Bollinger Band Swing Trading Strategy

Bollinger Band Swing Trading Strategy

Fine-tune your swing trading strategy with the use of Bollinger Bands…

A Bollinger Band Swing Trading Strategy can help you improve your swing trading results. So in this short blog post I’ll share with you how I incorporate Bollinger Band analysis into my swing trading strategy. And my hope is…

After you read this post you’ll be able to use this Bollinger band swing trading strategy yourself to improve your own returns. Just keep in mind: While Bollinger bands can be very helpful for swing trading strategy, they are only one component of even the simple trading plan.

Now let’s get into it…

Why Bollinger Bands Help With Swing Trading Strategy:

Bollinger Bands can be helpful to your swing trading strategy because they are an objective technical measure of when a stock is overbought or oversold. And while Bollinger bands aren’t the definitive measure of when a stock will turn around, they can definitely indicate mean reversion. And that’s a big part of what swing trading strategy is all about, right?

Now keep in mind:

I am predominantly a long term investor who uses swing trading strategy to improve returns. So the following is applied to stocks that I have a longer-term bullish conviction on. You could use the same strategy (just inverted) if you were bearish on a stock. I just think it’s important you realize Bollinger Band Strategy works best when it’s combined with a fundamental position on a stock which gives you conviction. So…

Here’s how I use Bollinger Bands to improve my Swing Trading Strategy:

3 Ways to Use Bollinger Bands in Swing Trading:

(1) Sell at The Upper Bollinger Band: When stock prices reach the upper Bollinger Band, this is often a sign that they are overbought or becoming extended in the short term. To reduce draw-downs in my account and realize capital gains, I like to sell 1/4 or 1/3 of my stock position when it reaches the upper Bollinger band. Then I watch to see if the stock consolidates sideways or pulls back and time my next entry accordingly…

(2) Buy at The Lower Bollinger Band: When stock prices reach the lower Bollinger Band, this is often a sign that stocks are oversold or becoming extended to the downside. To compound gains I usually try to buy 1/4 or 1/3 positions in stocks when they are at the bottom of their Bollinger Band. I also usually look for Bollinger Bands to coincide with support or other oversold indicators. When stocks are at their bottom Bollinger Band and they are at strong support trend lines you can usually get a good entry for a short to medium-term swing trade.

(3) Watch “Price Character” at the Middle Bollinger Band: The middle Bollinger Band is actually the 20 period moving average. And while this middle Bollinger Band isn’t as helpful to swing trading strategy as the others, it does present interesting insight. That’s because the way price “reacts” to the 20 period moving average can help you understand the nature of any consolidation. If a stock is pulling back from the upper or lower Bollinger band and shoots right through the middle Bollinger band then it usually pays to wait for the stock to go the opposite Bollinger band. On the other hand, if the stock pauses at the 20 period moving average you might want to keep a close eye because it’s unlikely the stock will retrace to the lower Bollinger band. This isn’t a scientific measure but watching the “character” of the price action at the middle Bollinger Band can usually indicate where price is going to continue.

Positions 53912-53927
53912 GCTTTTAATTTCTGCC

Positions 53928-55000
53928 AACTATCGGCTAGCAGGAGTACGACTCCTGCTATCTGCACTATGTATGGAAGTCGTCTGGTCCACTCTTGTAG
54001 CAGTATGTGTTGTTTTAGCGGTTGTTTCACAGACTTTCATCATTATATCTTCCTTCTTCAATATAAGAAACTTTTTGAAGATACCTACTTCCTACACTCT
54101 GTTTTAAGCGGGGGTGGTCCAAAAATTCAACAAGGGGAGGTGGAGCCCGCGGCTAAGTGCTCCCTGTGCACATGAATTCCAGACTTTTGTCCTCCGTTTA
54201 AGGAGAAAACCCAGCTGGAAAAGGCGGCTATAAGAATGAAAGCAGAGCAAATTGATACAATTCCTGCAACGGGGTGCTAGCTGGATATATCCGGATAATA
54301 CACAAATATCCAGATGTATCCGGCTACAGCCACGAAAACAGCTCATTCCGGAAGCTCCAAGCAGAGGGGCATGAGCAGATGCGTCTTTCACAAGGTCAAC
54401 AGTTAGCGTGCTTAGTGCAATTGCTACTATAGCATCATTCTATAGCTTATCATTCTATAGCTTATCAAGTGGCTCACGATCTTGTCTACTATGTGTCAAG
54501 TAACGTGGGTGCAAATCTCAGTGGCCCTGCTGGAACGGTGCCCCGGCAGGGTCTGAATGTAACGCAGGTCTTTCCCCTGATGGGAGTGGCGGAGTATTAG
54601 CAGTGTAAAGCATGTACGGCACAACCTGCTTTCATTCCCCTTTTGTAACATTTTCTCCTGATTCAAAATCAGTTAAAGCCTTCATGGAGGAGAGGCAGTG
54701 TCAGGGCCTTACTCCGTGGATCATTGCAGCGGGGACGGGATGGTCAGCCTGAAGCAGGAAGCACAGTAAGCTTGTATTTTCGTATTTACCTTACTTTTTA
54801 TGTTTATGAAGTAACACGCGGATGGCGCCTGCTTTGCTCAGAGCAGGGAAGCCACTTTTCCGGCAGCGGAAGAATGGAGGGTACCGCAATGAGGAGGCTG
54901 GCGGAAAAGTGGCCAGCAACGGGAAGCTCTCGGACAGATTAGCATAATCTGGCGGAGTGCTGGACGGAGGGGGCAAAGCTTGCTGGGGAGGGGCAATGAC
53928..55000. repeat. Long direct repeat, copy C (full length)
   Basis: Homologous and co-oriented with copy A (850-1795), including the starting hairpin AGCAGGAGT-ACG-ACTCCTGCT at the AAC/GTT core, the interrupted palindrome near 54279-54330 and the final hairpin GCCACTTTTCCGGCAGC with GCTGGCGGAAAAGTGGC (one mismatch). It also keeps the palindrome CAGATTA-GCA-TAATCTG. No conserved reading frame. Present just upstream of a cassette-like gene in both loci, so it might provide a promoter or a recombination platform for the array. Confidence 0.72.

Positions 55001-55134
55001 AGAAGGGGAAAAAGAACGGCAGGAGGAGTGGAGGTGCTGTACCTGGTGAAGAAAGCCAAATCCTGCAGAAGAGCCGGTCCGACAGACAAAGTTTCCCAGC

Now I know that’s a lot of information about Bollingers Bands. So if you’re having trouble picturing how this all works, just check out the quick video below:

Bollinger Band Swing Trading Strategy [VIDEO]:

Now that you know the main uses for Bollinger band strategy in swing trading, here is one more use case to keep in mind…

Swing Trading Strategy For Pinching Bollinger Bands:

While Bollinger bands are usually indicative of a short term top or bottom, they can also indicate price compression (reduced volatility). Typically when volatility is reducing and a stock is consolidating you will see the Bollinger bands start to pinch in. If the consolidation is coming after an uptrend, the Bollinger bands will slope up sharply. And if it’s after a downtrend they will slope down sharply. So…

What do pinching Bollinger bands mean for your swing trading strategy?

When Bollinger bands become pinched in very tight, it can indicate that price is coiled and the stock is about to explode, either higher or lower. While Bollinger bands don’t indicate direction ahead of time, they can let you know that something is about to happen. When combined with the rest of your swing trading strategy this is another important aspect of Bollinger Band trading tactics. Finally…

When Bollinger bands have pinched in for an extended period of time, it means the explosion in price (whether upwards or downwards) can be violent and extended. Overbought stocks can remain overbought for days or weeks on end when they are emerging from a consolidation. I know this sounds contrary to the advice above. But it’s is something you need to be on watch for as a swing trader because it can give another level of depth to help you understand if you should buy, sell or hold your stock.

So as you can see, there are numerous instance in which incorporating Bollinger bands into your swing trading strategy makes a lot of sense. So now let me ask you, do you use Bollinger Bands in your swing trading strategy?

Now Keep In Mind: Bollinger bands are only one technical indicator and by themselves they won’t give you the full picture. So if you’re still hungry for more information on how to improve your swing trading or investing, just sign up using the form below…

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